A fire whirl – also colloquially known as a fire devil, fire tornado, firenado, or fire twister – is a whirlwind induced by a fire and often made up of flame or ash. Fire whirls may occur when intense rising heat and turbulent wind conditions combine to form whirling eddies of air. These eddies can contract into a tornado-like structure that sucks in burning debris and combustible gases. Rarely, however, do fire whirls grow to become actual tornadoes, which are violently rotating vortices connecting the surface to a cumuliform (such as pyrocumulus or pyrocumulonimbus) cloud base.
A fire whirl consists of a core – the part that is actually on fire – and an invisible rotating pocket of air. A fire whirl can reach up to 2,000 °F (1,090 °C) – hot enough to potentially reignite ashes sucked up from the ground. Often, fire whirls are created when a wildfire or firestorm creates its own wind, which can turn into a spinning vortex of flame.
Combustible, carbon-rich gases released by burning vegetation on the ground are fuel for most fire whirls. When sucked up by a whirl of air, this unburned gas travels up the core until it reaches a region where there is enough fresh, heated oxygen to set it ablaze. This causes the tall and skinny appearance of a fire whirl's core.
Real-world fire whirls usually move fairly slowly. Fire whirls can set objects in their paths ablaze and can hurl burning debris out into their surroundings. The winds generated by a fire whirl can also be dangerous. Large fire whirls can create wind speeds of more than 100 mph (160 km/h) – strong enough to knock down trees – and people who get caught by a fire whirl can be burned alive.
Fire whirls can last for an hour or more, and they cannot be extinguished directly.
During the 2003 Canberra bushfires, a fire whirl on Mount Taylor with a diameter of nearly 500 metres (1,600 ft) with horizontal winds exceeding 250 km/h (160 mph) was documented. Further research into the fires confirmed this in 2012. In Canberra, wind damage consistent with an F2 tornado on the Fujita Scale was observed, in addition to the fire damage. New research released in 2013 showed that the supercell thunderstorm that caused the tornado originated from the converging winds of firestorm itself, one of the first confirmed observations of an intense thunderstorm forming from a Pyrocumulonimbus cloud.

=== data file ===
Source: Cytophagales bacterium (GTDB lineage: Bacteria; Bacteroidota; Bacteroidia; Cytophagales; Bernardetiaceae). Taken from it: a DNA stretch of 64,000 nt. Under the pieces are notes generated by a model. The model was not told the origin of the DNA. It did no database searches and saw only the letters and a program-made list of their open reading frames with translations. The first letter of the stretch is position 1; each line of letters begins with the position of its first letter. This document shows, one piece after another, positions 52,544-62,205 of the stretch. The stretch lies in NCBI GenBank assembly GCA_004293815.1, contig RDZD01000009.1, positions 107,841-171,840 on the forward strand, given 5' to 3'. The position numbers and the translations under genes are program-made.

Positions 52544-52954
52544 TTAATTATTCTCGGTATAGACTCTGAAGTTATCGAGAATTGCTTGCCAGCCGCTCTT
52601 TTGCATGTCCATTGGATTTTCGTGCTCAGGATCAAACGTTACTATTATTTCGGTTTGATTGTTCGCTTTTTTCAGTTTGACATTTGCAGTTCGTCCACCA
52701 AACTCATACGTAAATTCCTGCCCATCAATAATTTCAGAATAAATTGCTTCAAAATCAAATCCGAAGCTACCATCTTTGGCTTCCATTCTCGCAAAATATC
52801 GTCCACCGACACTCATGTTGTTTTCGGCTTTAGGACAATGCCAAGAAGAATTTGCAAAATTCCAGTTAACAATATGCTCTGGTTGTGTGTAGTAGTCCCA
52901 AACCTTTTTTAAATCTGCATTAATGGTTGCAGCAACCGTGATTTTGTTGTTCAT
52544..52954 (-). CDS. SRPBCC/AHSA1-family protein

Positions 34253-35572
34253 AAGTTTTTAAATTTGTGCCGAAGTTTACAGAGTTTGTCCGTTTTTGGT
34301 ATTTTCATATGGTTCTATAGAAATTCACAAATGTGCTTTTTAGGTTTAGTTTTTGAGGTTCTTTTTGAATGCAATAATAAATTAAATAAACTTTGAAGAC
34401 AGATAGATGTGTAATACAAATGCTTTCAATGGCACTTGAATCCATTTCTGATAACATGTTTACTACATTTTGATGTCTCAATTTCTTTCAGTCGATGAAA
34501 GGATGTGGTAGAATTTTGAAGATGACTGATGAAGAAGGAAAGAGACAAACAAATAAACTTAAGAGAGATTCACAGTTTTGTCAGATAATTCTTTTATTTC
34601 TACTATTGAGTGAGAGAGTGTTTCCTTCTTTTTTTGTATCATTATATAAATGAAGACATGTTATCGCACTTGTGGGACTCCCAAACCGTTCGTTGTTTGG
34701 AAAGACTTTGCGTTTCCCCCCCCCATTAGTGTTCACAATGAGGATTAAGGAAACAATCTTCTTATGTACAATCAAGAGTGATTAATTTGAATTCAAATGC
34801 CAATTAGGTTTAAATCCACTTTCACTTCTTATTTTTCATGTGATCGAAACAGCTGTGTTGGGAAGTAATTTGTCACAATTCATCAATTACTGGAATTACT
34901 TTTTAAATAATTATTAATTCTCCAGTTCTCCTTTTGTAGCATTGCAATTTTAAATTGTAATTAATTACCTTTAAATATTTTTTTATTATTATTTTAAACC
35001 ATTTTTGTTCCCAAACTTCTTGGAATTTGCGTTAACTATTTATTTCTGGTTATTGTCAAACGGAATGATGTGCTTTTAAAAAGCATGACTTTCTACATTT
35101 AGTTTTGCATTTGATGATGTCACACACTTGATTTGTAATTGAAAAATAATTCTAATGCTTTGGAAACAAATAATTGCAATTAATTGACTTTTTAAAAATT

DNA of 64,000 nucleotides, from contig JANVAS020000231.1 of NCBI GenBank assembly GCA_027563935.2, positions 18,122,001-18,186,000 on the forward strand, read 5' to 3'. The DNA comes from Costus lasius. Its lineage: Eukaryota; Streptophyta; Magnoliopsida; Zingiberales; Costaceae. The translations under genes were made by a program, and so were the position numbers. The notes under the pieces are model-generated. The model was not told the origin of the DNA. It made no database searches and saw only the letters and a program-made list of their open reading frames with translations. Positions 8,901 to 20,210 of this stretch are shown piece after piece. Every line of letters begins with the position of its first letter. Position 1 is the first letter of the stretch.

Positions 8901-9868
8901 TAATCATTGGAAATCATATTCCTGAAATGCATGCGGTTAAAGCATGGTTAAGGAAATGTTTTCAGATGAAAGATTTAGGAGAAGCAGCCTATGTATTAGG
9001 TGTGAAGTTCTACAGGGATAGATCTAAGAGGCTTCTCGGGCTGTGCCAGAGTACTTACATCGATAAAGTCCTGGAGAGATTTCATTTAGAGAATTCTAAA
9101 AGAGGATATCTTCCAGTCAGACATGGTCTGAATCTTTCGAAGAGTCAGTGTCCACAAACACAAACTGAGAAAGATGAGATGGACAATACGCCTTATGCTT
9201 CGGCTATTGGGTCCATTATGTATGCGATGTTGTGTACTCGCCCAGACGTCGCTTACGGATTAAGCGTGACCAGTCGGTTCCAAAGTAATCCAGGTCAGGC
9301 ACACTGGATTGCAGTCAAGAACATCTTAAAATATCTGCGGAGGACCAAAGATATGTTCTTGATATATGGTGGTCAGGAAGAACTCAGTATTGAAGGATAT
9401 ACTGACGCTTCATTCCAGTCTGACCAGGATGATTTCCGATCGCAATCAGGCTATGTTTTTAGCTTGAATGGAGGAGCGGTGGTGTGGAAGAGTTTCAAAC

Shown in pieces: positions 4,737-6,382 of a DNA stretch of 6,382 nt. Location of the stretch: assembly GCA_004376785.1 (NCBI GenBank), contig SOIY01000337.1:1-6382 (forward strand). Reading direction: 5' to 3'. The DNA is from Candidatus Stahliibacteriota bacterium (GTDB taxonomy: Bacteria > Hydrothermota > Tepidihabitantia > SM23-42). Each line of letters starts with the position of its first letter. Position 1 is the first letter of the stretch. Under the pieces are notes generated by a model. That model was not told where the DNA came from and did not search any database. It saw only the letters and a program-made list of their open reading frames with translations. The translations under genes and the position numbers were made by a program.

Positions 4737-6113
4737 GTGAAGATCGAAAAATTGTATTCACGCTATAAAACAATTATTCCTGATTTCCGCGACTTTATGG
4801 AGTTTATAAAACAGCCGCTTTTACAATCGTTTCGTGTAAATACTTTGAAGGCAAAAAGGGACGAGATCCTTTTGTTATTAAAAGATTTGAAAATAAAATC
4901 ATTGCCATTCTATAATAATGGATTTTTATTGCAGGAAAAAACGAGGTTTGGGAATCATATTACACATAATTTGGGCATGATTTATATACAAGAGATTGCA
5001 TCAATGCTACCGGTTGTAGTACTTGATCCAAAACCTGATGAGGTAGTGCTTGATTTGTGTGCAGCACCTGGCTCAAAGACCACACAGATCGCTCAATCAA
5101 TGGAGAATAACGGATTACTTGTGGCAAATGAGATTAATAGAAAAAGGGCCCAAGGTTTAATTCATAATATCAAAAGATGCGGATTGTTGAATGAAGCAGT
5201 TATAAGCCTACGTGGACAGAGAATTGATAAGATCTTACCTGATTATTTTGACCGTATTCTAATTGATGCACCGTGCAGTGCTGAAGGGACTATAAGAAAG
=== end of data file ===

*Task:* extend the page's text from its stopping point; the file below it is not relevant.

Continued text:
Another extreme example of a fire tornado is the 1923 Great Kantō earthquake in Japan which ignited a large city-sized firestorm and produced a gigantic fire whirl that killed 38,000 people in fifteen minutes in the Hifukusho-Ato region of Tokyo.
Another example is the numerous large fire whirls (some tornadic) that developed after lightning struck an oil storage facility near San Luis Obispo, California on 7 April 1926, several of which produced significant structural damage well away from the fire, killing two. Many whirlwinds were produced by the four-day-long firestorm coincident with conditions that produced severe thunderstorms, in which the larger fire whirls carried debris 5 kilometers away.
There are currently three known types of fire whirls:
- Type 1: Stable and centered over burning area.
- Type 2: Stable or transient, downwind of burning area.
- Type 3: Steady or transient, centered over an open area adjacent to an asymmetric burning area with wind.
There is evidence suggesting that the fire whirl in the Hifukusho-ato area, during the Great Kanto Earthquake of 1923, was of type 3.
A "firecane" refers to a never observed hypothetical confluence of meteorological and man-made disasters, whereby a hurricane crossing an oil-laden expanse of water generates lightning which ignites the flammable fossil fuel, creating a vortex of fire. A fearful imagining born of recent cataclysms in the Gulf of Mexico, the term has gained currency in New Orleans, the city inundated by Hurricane Katrina in 2005, and which in 2010 was near the site of the Deepwater Horizon oil spill. The likelihood of such an occurrence has been dismissed by meteorologist Dr. Jeff Masters of the Weather Underground weather service, who contends that wave action and rain water would quickly douse a fire set by a lightning strike on fresh oil. Lightning strikes from thunderstorms may cause isolated fires, as happened on a drill ship near the spill.
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- Williams, Forman (22 May 2009). "The Occurrence and Mechanisms of Fire Whirls" (PDF). La Lolla, California; Valladolid, Spain: MAE UCSD; Spanish Section of the Combustion Institute.
- Kuwana, Kazunori; Kozo Sekimoto; Kozo Saito; Forman A. Williams (May 2008). "Scaling fire whirls". Fire Safety Journal. 43 (4): 252–7. doi:10.1016/j.firesaf.2007.10.006.
- Jacobsen, Mark (June 6, 2010). "New Orleans Residents Are Fearful of a Oil-Spill-Triggered Firecane". New York. Retrieved 19 August 2015.
- Masters, Jeff. "What would a hurricane do to the Deepwater Horizon oil spill?". Weather Underground. Retrieved 19 August 2015.
- Pydynowski, Kristina; et al. (June 25, 2010). "Air Quality Not a Concern, but Lightning Remains a Threat Over Spill Area". AccuWeather. Retrieved 19 August 2015.
- Church, Christopher R.; John T. Snow; Jean Dessens (1980). "Intense Atmospheric Vortices Associated with a 1000 MW Fire". B. Am. Meteorol. Soc. 61 (7): 682–94. Bibcode:1980BAMS...61..682C. doi:10.1175/1520-0477(1980)061<0682:IAVAWA>2.0.CO;2.
- Fire Whirl Simulations
|Wikimedia Commons has media related to Fire whirls.|
- Fire tornado video (whirl) 11 September 2012 Alice Springs Australia
- www.abc.net.au/news Australian researchers document world-first fire tornado.
- Catalyst story: Fire Tornado
- Another photo
- www.youtube.com Video of a Fire whirl (0:30), Brazil.
- "Rare Footage of Fire Tornado". BBC. 25 Aug 2010.
- Video of a Fire Tornado in San Diego country